Facebook wants to be able to ‘fingerprint’ a single image to any one of its 1.5B users

by Gannon Burgett

posted Friday, September 18, 2015 at 11:45 AM EST

In the age of the internet and always-connected devices true privacy (and anonymity) is becoming harder and harder to come by. Thankfully, more often than not, there are means by which we can protect our privacy and adhere to anonymity through the removal of data; particularly geolocation and other information integrated into the metadata of many of the photos we take.

But, those days might be gone — or, at the very least, more difficult to come by — if a new patent from Facebook comes to fruition.

According to Patent Publication US 20150124107, Facebook is working on a system that will create a fingerprint of sorts for individual photographs and cameras by analyzing the characteristics of the images that care captured using it.

In the text of the patent, Facebook explains that faulty pixels, lens scratches, other ‘camera artifacts’ and metadata within the image would be used to associate Facebook users with particular images. The patent claims these associations would be inferred, a word that insinuates a slight disconnect between the camera and the user.

However, just a sentence later, Facebook says these inferred connections could be used as a means of ‘identifying multiple user accounts created by the same user, detecting fraudulent accounts, and determining affinity between users.’

The wording of the patent, especially in the abstract, comes across as very beneficial to the end user. In the last paragraph of the abstract the patent says, ‘these associations are used beneficially for the social networking system, for example, for recommending potential connections to a user, recommending events and groups to users’.

But, as innocent as the literature makes it sound, the implications of this could be far more serious than lead to believe. As things currently stand, we can choose to not include metadata in images, or at the very least remove it afterward without much hassle.

This ‘fingerprinting’ of cameras bypasses this ability by relying on the physical attributes of individual camera sensors; physical attributes the general public is likely unaware of. Diving even further into the text of the patent (particularly the first paragraph of the ‘Detailed Description’ section), Facebook explains just how detailed the analysis of ‘camera artifacts’ is:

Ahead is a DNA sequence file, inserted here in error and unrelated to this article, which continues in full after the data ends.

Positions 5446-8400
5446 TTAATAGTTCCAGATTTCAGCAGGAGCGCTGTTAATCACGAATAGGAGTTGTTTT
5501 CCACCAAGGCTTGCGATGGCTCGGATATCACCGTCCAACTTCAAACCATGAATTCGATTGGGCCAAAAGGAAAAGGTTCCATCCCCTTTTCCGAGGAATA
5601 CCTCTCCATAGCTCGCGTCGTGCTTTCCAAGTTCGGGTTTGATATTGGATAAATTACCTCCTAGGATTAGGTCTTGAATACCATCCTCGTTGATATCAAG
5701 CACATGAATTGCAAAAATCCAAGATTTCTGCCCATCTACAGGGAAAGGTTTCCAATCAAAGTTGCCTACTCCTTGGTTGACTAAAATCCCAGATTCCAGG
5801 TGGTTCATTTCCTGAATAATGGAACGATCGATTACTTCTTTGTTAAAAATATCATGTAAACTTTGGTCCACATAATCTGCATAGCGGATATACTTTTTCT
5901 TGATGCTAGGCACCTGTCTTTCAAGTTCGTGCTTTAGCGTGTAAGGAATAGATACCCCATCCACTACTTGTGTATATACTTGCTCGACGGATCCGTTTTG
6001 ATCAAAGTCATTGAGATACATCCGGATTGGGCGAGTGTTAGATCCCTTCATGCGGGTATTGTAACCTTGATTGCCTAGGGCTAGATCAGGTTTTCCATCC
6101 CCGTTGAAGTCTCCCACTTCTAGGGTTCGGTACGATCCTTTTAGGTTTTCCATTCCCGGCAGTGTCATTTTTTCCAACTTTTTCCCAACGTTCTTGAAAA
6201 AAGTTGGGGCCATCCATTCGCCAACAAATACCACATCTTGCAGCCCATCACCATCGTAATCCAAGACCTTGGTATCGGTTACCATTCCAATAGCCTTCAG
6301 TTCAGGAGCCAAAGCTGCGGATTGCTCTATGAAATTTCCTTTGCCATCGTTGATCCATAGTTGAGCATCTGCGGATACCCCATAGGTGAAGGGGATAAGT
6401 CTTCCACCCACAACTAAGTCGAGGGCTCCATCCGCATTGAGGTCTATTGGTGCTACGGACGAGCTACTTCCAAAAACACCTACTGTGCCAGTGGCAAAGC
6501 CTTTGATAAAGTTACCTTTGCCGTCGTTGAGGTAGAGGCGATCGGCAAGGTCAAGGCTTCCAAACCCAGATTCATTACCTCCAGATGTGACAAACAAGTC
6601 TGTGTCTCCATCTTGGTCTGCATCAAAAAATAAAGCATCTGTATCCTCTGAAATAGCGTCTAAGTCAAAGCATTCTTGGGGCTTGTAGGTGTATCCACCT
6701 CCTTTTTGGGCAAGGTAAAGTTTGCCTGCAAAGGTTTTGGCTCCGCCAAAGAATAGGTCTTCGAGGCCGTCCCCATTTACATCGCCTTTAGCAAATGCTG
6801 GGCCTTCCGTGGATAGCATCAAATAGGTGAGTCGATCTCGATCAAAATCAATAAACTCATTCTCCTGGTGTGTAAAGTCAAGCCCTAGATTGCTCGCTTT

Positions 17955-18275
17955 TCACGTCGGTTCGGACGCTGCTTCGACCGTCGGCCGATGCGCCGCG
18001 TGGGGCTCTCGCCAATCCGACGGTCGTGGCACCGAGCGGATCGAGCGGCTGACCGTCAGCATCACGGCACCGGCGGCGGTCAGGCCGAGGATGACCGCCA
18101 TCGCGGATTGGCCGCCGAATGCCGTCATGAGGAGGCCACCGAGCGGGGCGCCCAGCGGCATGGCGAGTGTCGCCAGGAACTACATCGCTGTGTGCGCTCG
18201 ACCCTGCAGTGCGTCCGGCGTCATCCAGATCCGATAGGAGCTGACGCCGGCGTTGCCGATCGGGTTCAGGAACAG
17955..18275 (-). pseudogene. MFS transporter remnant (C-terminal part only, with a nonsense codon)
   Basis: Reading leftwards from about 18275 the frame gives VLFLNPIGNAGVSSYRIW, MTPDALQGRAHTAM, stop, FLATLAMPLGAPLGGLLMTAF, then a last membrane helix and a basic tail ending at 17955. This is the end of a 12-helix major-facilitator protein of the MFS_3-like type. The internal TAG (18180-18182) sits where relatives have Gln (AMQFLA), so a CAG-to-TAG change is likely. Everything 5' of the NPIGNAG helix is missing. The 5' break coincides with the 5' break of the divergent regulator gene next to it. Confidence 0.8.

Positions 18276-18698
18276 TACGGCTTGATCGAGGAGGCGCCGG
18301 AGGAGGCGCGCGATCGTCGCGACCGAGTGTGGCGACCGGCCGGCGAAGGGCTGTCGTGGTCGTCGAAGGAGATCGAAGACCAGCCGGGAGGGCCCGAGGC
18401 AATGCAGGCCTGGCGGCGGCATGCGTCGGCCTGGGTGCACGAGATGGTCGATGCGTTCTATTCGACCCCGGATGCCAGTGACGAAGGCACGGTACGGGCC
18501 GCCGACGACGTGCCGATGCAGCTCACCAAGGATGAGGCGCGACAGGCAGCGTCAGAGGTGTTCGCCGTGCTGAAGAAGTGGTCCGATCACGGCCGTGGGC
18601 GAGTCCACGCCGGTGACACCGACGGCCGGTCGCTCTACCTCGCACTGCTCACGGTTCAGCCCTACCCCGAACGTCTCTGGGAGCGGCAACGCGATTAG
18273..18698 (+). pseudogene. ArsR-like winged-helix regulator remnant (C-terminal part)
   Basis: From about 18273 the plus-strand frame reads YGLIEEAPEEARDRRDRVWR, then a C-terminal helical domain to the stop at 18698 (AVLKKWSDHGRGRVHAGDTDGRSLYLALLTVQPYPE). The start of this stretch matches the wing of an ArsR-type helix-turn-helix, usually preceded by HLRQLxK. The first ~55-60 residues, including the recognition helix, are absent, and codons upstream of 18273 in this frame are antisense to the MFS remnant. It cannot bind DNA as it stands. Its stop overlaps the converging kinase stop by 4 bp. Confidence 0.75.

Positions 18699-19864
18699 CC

Other pixel attributes that can characterize specific cameras include light sensitivity (or lack thereof) for each color, minimum/maximum values for each color, and bleed of bright colored pixels to other pixels. The images can also be analyzed by matching the subject matter of the photograph, such as the person being photographed. Lens artifacts may not be on the image sensor but in the image optical path. Indicated by the zoom level, the affected pixels where the lens scratch will appear may change.

Further down in the text, Facebook explains that even the file-naming architecture of particular cameras could be used to make connections:

[…] for example, a camera can use a monotonically increasing alphanumeric string for automatically naming consecutively captured images. Therefore, if the names of the images form an alphanumeric sequence that is monotonically increasing, an image file that has a name belonging to the sequence is likely to be taken from the same camera.

Once every ounce of data is captured and analyzed from an image, it’s then given a ‘confidence score’ that determines just how likely it is that a particular image came from a particular camera (and, therefore, a particular user).

At some level, the idea of such a system shouldn’t come at a surprise. However, when it’s a social networking company that has 1.5 billion active users (over 20% of the world’s population) and relies almost purely on handing over your information for revenue, it’s slightly alarming.

Of course, there’s the possibility that someone could develop a means to affect the image before uploading it that could alter the data just enough to skew the reading of ‘camera artifacts’. But the reality is there is so much intricate information to work with that it would take multiple steps and possibly even the visual distortion of an image to obscure it enough.

It’s also important to realize this information could easily be developed by anyone else and it would still have the same result in terms of being able to analyze and interpret the data. The problem – if you see it in that light – with Facebook being the creator of this technology is that it has what is essentially the largest census ever created. With no users, the ability to match images to a particular camera isn’t nearly as invasive.

But when it’s possible to connect a single image posted anywhere on the site — including its auto-upload feature of all images on your smartphone — to a single user, the invasion of privacy is taken to an entirely new level.

All of that said, it’s not time to put on your tin hats. Yet. First off, this is purely a patent publication; this in no way states the patent has been approved. Second off, there could be many positive and beneficial outcomes to being able to connect a single image with an individual. But, if we’re to take anything away from Murphy’s Law and history, it’s highly unlikely the pros will outweigh the cons of a program in the hands of Facebook that could systematically ‘fingerprint’ every image ever uploaded to its servers, which obtains 300 million photos and 500 terabytes worth of data every day.